No, it’s not because they are getting unemployment checks

Bartender lining up glasses of beer
Bartender lining up glasses of beer
Photo by Proriat Hospitality on Unsplash

Working as a server or bartender is hard work. Like retail work, you have to smile while putting up with rude or demanding customers. Back when I was a bartender, one irate customer spat his false teeth at me.

Also like retail workers, you aren’t paid well. In fact, in most states you’re paid far less than minimum wage. Servers rely on tips to make up the difference.

By “far less,” I mean under $3.00 an hour in most states.

Tips are unreliable. That set workers up for a major crisis in 2020, when restaurants and bars closed down due…


Photo by Jason Leung on Unsplash

One of Medium’s best ideas in 2021 has been starting the #StopAsianHate blog. I’m looking forward to reading and learning more about what life is like for people who identify as Asian in the present day and in the past. Reading has been an important way for me to educate myself about racism and anti-racism.

I’m especially hoping that Medium will include voices of transracial and transnational adoptees who identify as Asian, like J.S. Lee who writes about the trauma of transnational adoption for Yes! magazine

As a domestic adoptee, I feel a sense of solidarity with all adoptees. We…


Going no-contact with toxic parents

Photo by Marcos Paulo Prado on Unsplash

Most parents do their best for their children, but they make mistakes along the way. It’s part of being human. Toxic parents, those who physically or emotionally abuse their children, are another thing entirely.

Either way, forgiveness is one option, whether it means letting another person off the hook for how they hurt you, or letting yourself off the hook of staying hurt.

Forgiveness has many faces. For me, forgiveness meant going no-contact with my two adoptive parents.

Adoption is complicated under any circumstances, and in my situation it was further complicated by secrecy. I was the elephant in the…


The original purpose of bail was to insure a defendant’s appearance at trial. Now it’s a different story.

Metal jail cell door with white person’s hand gripping a bar. Unclear if the person is inside or outside of the cell.
Metal jail cell door with white person’s hand gripping a bar. Unclear if the person is inside or outside of the cell.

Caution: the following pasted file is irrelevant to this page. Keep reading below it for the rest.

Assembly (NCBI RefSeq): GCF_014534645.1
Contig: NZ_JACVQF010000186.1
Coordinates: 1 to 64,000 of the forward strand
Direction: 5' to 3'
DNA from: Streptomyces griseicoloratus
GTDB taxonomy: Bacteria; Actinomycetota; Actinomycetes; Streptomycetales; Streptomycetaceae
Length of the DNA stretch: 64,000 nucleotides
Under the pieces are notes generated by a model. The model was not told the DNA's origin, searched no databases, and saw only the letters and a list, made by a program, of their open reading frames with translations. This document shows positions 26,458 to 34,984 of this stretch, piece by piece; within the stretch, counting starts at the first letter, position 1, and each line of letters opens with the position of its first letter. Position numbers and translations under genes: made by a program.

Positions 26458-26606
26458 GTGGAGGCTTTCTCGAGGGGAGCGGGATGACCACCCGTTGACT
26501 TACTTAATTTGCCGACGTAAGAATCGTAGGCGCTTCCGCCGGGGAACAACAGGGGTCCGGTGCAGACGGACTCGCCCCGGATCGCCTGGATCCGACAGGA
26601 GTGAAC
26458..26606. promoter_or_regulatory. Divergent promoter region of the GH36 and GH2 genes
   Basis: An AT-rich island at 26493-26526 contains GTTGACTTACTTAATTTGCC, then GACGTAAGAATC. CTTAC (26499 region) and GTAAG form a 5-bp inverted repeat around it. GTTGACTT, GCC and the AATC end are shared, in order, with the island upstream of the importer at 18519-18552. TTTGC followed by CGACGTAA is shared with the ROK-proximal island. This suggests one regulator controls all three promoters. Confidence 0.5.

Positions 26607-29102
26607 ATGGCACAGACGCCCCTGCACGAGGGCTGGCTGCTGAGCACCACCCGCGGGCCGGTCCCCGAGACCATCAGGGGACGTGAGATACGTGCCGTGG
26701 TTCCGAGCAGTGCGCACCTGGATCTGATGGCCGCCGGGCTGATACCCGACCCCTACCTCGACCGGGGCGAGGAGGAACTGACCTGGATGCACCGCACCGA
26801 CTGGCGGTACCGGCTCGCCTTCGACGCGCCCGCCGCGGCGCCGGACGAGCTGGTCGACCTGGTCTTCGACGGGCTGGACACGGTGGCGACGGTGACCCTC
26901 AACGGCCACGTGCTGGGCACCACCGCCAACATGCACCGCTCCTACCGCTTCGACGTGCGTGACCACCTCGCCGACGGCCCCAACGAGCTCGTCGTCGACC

Photo by Weston MacKinnon on Unsplash

In the last 40 years, cash bail in America transformed from a system assuring defendants’ presence at future court dates into a pre-trial punishment. This transformation has devastated individuals and families, and it has both reflected and reinforced the power of police to commit violence against citizens.

Some states have recently made progress in restricting cash bail, but in most states, the cash bail system puts people who live from paycheck to paycheck at risk of being imprisoned on the whim of police and prosecutors. Innocent until proven guilty is no longer the law of the land in those states…


#NaPoWriMo Poetry Prompts

Asian woman with white hair and glasses, hands folded under her chin, wearing a bright yellow shirt
Asian woman with white hair and glasses, hands folded under her chin, wearing a bright yellow shirt
Photo by BBH Singapore on Unsplash

Aging is the sort of inevitable, non-negotiable topic that fascinates poets. Birth, school, work, death, in the immortal lyrics of The Godfathers.

Some of us fight aging. Some of us embrace it. Whichever approach is yours, though, aging beats its only known alternative. In the immortal words of someone.

People in my family die young. Maybe that’s why I’ve always wanted to be old. Or maybe it’s because I’d hoped to be old and wise, to stop making the same foolish mistakes over and over again. This year, I’ll be 64, and the bad news is I’m still making foolish…